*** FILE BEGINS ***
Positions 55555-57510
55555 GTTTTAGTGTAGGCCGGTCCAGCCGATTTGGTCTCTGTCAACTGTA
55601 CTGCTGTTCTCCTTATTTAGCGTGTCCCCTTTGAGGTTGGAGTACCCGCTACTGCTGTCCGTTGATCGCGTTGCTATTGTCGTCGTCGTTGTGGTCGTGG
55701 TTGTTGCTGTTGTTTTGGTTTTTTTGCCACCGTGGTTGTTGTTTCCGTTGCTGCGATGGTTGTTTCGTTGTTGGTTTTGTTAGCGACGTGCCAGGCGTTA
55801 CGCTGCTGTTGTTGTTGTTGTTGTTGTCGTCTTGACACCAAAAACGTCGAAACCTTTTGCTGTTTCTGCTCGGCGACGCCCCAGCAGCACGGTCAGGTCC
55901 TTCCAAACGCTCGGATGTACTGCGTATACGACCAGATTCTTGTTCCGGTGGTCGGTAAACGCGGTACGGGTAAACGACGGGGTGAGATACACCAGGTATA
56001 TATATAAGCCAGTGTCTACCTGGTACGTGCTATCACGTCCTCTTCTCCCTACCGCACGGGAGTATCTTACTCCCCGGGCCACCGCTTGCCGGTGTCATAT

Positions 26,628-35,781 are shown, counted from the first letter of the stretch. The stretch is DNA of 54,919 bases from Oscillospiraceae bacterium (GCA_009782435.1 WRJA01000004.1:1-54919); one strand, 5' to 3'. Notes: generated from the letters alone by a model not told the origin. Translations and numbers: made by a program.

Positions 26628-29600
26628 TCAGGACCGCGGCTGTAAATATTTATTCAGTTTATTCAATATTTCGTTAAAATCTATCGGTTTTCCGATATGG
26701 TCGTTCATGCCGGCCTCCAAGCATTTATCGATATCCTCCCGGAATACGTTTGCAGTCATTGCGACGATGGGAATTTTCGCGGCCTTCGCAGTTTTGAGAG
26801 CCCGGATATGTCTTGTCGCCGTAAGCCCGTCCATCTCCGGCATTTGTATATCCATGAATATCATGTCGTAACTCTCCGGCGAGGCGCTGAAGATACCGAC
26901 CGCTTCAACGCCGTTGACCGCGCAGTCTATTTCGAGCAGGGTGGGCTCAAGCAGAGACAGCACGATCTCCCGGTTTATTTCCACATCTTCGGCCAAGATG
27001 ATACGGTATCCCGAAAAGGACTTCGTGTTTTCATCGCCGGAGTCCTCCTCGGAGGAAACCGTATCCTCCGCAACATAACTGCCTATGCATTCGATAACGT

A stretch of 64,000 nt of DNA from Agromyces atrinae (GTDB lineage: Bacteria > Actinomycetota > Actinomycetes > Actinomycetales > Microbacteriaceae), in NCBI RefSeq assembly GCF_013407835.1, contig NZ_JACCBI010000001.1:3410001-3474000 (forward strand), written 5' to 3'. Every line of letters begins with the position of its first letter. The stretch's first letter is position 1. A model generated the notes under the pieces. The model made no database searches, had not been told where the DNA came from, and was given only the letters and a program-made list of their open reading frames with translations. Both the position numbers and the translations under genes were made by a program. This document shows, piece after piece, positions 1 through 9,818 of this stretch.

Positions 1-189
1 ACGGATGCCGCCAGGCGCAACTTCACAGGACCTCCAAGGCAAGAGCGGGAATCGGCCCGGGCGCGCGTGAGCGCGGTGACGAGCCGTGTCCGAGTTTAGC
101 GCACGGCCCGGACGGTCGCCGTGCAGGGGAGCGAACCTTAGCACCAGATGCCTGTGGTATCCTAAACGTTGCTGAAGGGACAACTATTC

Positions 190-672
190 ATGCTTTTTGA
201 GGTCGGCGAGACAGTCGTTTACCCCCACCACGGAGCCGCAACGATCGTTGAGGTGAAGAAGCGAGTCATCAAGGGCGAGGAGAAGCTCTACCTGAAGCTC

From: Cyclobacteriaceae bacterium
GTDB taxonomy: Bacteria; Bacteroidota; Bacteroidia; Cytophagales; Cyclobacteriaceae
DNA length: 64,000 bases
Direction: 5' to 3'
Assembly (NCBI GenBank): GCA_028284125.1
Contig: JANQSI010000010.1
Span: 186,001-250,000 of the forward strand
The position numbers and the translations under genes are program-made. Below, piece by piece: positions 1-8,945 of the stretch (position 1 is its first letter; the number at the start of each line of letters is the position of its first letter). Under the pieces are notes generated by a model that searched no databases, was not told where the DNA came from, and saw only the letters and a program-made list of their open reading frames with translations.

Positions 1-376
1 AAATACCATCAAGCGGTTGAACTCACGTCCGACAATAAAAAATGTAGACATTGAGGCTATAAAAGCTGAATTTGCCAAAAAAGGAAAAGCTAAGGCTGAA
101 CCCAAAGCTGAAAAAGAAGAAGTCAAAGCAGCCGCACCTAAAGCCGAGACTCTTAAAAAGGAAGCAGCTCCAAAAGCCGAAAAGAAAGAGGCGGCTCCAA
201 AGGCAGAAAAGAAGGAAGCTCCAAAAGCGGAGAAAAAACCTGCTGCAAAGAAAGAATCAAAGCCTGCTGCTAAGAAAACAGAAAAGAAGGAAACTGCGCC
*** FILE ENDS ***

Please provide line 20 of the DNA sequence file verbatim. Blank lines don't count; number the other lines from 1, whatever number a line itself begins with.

190 ATGCTTTTTGA